The Case for Lindsay Lohan and ‘The Little Mermaid.’ No, Seriously.

By  · Published on February 20th, 2017

What are you waiting for, Disney?

Lohan in Malcolm D. Lee’s Scary Movie 5

The Disney fan child inside all of us has suffered long for a live action remake of The Little Mermaid. Fortunately, Lindsay Lohan will make it happen. This weekend, the Mean Girls-star posted a photo of herself juxtaposed with an image of the animated star, voiced by Jodi Benson in the 1989 movie. “A source close to Lohan,” Entertainment Weekly reports, confirmed she “wants to do” Ariel in a remake of the Disney movie. Many have touted this as a chance for Lohan to “revive her long-stalled acting career,” as E! News has put it. Have any of these people even watched The Canyons?

Predating even Lohan’s turn as Elizabeth Taylor in Lifetime’s Liz & Dick, Joe Wright begun the quest of adapting The Little Mermaid, with a script by Abi Morgan (Shame) and the interest of Working Title Films. Then, because the promise of Steve MeQueen’s dark and sexy New York wasn’t enough, Kelly Marcel (Fifty Shades of Grey) took another stab at the script. Then Joe Wright left, to direct Pan, and Sofia Coppola took over, bringing the promise of some kind of auteurist touch. Then she said she would not do it. Then Rebecca Thomas (Electrick Children) was in talks to do it and the script was apparently now being written by Richard Curtis, of Four Weddings and a Funeral fame. It would apparently star Chloë Grace Moretz. Then Moretz dropped it and all other roles in order to “reassess who I am and find myself within my roles again.” Sometime in between all this, Disney wanted skin in the game and, not to look late to that game, got dibs on Lin-Manuel Miranda (along with Alan Menken, who originally composed the 1989 movie), who basically named his kid Sebastian out of a lifelong love of The Little Mermaid.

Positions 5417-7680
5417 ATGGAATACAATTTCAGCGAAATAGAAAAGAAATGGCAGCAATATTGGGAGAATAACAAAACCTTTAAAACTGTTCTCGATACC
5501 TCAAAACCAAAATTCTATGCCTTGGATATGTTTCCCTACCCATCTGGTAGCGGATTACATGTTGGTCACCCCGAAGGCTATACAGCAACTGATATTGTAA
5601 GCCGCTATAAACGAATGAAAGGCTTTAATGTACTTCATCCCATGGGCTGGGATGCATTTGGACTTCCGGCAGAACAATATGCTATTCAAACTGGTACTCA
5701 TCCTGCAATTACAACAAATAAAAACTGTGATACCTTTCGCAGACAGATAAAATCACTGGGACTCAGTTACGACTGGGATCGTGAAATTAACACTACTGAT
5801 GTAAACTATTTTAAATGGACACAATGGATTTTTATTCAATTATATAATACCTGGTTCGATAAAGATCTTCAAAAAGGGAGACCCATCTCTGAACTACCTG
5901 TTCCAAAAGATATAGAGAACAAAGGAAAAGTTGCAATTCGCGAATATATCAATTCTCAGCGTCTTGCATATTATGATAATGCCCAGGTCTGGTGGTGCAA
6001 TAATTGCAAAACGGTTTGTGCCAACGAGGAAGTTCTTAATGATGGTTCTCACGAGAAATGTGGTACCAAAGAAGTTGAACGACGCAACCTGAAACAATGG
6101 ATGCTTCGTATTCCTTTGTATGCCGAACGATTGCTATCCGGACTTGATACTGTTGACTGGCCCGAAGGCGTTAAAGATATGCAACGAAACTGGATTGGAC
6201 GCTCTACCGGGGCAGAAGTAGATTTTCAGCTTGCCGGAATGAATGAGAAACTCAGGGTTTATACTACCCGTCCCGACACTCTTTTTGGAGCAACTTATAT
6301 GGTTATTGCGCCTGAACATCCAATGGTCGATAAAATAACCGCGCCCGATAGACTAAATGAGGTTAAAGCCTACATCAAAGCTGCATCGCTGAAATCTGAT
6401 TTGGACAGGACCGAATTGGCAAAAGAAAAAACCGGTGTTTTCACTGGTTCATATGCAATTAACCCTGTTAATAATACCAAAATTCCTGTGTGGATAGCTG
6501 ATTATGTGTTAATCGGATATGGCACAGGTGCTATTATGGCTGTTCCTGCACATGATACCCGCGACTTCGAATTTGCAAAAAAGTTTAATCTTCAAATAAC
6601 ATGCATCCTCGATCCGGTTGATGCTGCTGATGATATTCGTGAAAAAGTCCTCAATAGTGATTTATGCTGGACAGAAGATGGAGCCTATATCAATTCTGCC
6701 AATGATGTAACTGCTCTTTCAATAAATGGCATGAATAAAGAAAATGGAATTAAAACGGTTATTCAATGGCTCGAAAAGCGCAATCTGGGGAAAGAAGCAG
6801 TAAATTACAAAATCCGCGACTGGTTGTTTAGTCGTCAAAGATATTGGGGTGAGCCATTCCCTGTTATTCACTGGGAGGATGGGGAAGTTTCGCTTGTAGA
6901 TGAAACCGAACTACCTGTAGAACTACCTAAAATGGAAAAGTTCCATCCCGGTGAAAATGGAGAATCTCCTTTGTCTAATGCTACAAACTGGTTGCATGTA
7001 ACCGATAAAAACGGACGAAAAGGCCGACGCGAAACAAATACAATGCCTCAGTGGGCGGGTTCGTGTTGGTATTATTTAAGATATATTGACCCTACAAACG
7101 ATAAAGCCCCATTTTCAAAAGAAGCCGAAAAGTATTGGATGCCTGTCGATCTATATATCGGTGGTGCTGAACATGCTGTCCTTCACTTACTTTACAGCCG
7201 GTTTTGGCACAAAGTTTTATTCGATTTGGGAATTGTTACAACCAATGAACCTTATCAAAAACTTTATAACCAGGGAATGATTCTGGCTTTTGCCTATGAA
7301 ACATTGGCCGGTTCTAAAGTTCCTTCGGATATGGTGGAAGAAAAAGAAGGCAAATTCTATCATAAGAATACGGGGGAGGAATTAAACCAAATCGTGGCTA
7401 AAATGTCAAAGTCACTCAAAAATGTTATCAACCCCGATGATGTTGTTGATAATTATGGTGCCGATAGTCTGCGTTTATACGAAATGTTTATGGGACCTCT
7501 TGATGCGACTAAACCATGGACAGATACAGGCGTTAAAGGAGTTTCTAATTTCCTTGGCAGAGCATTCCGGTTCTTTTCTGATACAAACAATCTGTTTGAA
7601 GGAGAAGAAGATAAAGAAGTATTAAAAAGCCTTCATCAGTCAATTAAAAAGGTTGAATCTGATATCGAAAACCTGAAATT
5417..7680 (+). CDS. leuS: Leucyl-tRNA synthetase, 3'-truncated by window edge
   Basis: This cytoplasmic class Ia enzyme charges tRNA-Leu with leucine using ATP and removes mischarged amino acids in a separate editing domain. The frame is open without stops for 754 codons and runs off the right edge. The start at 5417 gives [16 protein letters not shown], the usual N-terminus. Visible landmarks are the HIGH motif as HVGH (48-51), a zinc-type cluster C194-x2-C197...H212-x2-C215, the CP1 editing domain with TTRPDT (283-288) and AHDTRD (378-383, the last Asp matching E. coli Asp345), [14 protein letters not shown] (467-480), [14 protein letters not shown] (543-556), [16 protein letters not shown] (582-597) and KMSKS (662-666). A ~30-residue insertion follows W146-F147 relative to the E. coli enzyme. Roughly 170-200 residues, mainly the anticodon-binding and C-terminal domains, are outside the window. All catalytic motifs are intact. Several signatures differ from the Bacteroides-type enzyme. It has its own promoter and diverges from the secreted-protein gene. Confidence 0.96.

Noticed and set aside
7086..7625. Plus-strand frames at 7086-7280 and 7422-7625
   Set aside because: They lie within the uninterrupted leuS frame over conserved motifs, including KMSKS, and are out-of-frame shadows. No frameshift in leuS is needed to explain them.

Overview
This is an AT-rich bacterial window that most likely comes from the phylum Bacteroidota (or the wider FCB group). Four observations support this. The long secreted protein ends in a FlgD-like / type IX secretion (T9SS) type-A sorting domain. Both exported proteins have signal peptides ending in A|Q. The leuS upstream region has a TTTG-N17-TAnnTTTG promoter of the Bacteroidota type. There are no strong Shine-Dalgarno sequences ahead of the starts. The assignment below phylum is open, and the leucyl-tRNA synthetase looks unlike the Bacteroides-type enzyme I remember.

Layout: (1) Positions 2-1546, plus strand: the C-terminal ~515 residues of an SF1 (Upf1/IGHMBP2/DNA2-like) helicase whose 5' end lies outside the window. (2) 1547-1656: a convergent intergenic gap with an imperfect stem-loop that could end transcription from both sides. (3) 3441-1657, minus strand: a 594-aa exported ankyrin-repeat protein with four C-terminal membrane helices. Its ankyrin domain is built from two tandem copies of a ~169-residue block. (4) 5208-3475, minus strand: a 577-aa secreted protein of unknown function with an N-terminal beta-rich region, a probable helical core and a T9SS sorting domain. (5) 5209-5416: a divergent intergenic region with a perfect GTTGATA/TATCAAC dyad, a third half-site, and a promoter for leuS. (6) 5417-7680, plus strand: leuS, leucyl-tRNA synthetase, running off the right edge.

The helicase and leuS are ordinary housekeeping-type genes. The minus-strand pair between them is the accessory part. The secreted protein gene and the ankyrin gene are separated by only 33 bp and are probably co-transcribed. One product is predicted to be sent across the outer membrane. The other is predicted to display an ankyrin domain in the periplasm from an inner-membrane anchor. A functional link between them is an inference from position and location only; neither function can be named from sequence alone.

Which is way of saying that Lindsay Lohan is the perfect name to drop somewhere in that mess. The kind of frightened warmth that she brings to even roles that are basically written in order to parody the idea of, look, it’s Lindsay Lohan, she’s a celebrity, is the kind of thing that sneaks on you. Last year, when Lohan debuted a new accent amidst her new life in Eastern Europe, an academic psychologist was called forth by Vanity Fair to proclaim: “She is making herself as the person with whom she is speaking with.” Didn’t that one Ebert fellow say some platitude about movies, empathy and all that jazz?

People have not been taking to Lindsay Lohan’s ideas lately. Shortly before ringing in the New Year, we gave you the scoop that Lohan told CNN’s Becky Anderson she had been actively trying to make a Mean Girls 2 for some time now and even wrote a treatment for it. “It is not in my hands,” she explained with a kind of chipper sadness, like Holden Caulfield telling you his plans to escape the big city, “but everyone is very busy.” Just look at Anderson’s bizarre scowl in that video; she’s interviewing the star of The Canyons in between checking her phone and suppressing laughter.